Living the Story: Western Culture 11
That which was from the beginning, which we have heard, which we have seen with our eyes, which we have looked at and our hands have touched–this we proclaim concerning the Word of life.1 Jn 1:1
We were staying in Lake Louise village and decided to go on a walk through the forest when we heard a low-pitched growl from an animal that we could not identify but assumed was a bear. We knew little about bears or the sounds they made and did not take any of the precautions that locals would. It was like our mindset was still in Australia when we were in Canada. In a sense we were living in the wrong story, not being able to correctly interpret the events we encountered and not being equipped to respond appropriately.
One of the big questions to ask ourselves is what story are we living in? Lesslie Newbiggin, an English bishop who spend decades in India, could see that many Christians were being captivated by Western culture. This culture has a grand story that is assumed by many and the main story that has traction in the public square. Newbiggin suggested that an important way to achieve a distance from our pervasive culture was to know the grand story of Scripture, which is a more unified and better way of seeing our world, and to consciously place ourselves within it.
“The question is whether the faith that finds its focus in Jesus is the faith with which we seek to understand the whole of history, or whether we limit this faith to a private worlds of religion and hand over the public history of the world to other principles of explanation” Lesslie Newbiggin
It makes a profound difference whether we use the modern Western story as the basis from which to understand Scripture or whether we try to understand the Western story from within the Biblical story. For example, a person adopting a Western world mindset would be more likely to reject miracles, be promiscuous, focus on self, see divorce as a positive move, be driven by consumption, deny the reality of evil, etc.
Living within the grand story of Scripture we will find some tension with scientific findings. Sometimes this tension is because we have adopted a western mindset when we interpret Scripture. For example, it was a common view that the sun rotated around the earth based on passages such as Psalm 50:1. But this incorrect view was formed by interpreting Scriptural passages using a more rational mindset rather than understanding the style of literature. This view of the earth rotating around the sun was felt to undermine the centrality of Earth and people in God’s creation causing a questioning of the Scriptures. But, over time, this new understanding of the universe was embraced because it was seen to be consistent with the Scriptural story of creation.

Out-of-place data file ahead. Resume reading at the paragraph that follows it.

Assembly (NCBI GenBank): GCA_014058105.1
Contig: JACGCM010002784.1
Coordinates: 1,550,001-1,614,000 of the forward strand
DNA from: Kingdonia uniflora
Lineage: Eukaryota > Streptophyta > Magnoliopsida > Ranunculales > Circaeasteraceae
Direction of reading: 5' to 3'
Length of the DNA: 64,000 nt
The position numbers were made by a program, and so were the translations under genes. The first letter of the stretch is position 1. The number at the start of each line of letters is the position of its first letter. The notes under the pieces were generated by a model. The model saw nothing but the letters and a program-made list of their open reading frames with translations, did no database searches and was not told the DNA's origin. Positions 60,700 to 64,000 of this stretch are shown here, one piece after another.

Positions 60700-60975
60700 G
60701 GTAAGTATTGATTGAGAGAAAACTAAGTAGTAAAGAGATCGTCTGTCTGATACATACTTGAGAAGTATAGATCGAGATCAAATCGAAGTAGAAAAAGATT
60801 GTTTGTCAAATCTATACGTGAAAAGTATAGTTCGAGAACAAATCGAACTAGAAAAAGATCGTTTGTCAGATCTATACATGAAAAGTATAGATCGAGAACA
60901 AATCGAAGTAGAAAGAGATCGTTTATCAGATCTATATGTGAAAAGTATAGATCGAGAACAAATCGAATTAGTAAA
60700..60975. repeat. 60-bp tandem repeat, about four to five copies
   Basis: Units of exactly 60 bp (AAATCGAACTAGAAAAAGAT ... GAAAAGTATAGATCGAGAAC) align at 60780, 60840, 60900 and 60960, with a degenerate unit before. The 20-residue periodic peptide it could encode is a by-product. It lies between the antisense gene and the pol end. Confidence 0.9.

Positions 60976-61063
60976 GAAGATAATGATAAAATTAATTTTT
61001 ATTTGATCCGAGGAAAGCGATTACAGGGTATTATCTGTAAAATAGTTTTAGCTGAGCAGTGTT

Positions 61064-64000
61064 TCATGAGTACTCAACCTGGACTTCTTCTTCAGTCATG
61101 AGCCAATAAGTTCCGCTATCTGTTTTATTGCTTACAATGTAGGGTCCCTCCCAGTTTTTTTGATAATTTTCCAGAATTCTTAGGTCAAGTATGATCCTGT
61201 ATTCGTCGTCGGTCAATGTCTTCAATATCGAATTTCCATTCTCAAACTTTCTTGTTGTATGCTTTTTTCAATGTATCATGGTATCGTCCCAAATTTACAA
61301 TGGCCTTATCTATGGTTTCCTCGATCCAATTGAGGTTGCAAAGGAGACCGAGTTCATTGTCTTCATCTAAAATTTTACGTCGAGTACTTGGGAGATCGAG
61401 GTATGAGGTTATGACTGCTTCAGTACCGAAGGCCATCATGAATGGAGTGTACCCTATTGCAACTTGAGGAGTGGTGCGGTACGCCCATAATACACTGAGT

The Bible is based on historical events and is fundamentally in the form of a narrative – it is this grand story that needs to be told. If we ground our faith only in the “proven” historical events (as proven by archaeology) we may well be operating with a scientific mindset. The Biblical grand story is what we follow, but some details are unclear and open to misinterpretation and some of these may well be informed by science. We do not close ourselves off from the world, but we learn to interpret the world’s findings in the context of the Biblical story. We should not get exclusively side-tracked into examining scientific arguments around a text and not explore its profound theology for life.
So how do we locate ourselves within the Biblical story? Grasping the overall Scriptural story of the history of the world and seeing our western culture from the Scriptural viewpoint are both essential. We should seek to understand where we are in the Biblical story and how it impacts our living. To live in the story will not be simply following a set of rules but will be more creative in navigating the world while holding on to the firm foundations of Scripture. We will be more like a jazz player who uses the principles of music creatively. God has given us all we need to live life in His kingdom.
A major task in discipleship is to help people see they are in the grand story of Scripture and that this is the true description of the world and its over-arching history. The grand story needs to be dialogued on many occasions from different perspectives, contrasting it with the western worldview which is deeply entrenched in many. This dialogue should not just be in a series of propositions but should be a re-telling of the stories themselves. While we may think that rational proof is something people want, we should not ignore that God does also use narrative as a means of communicating truth.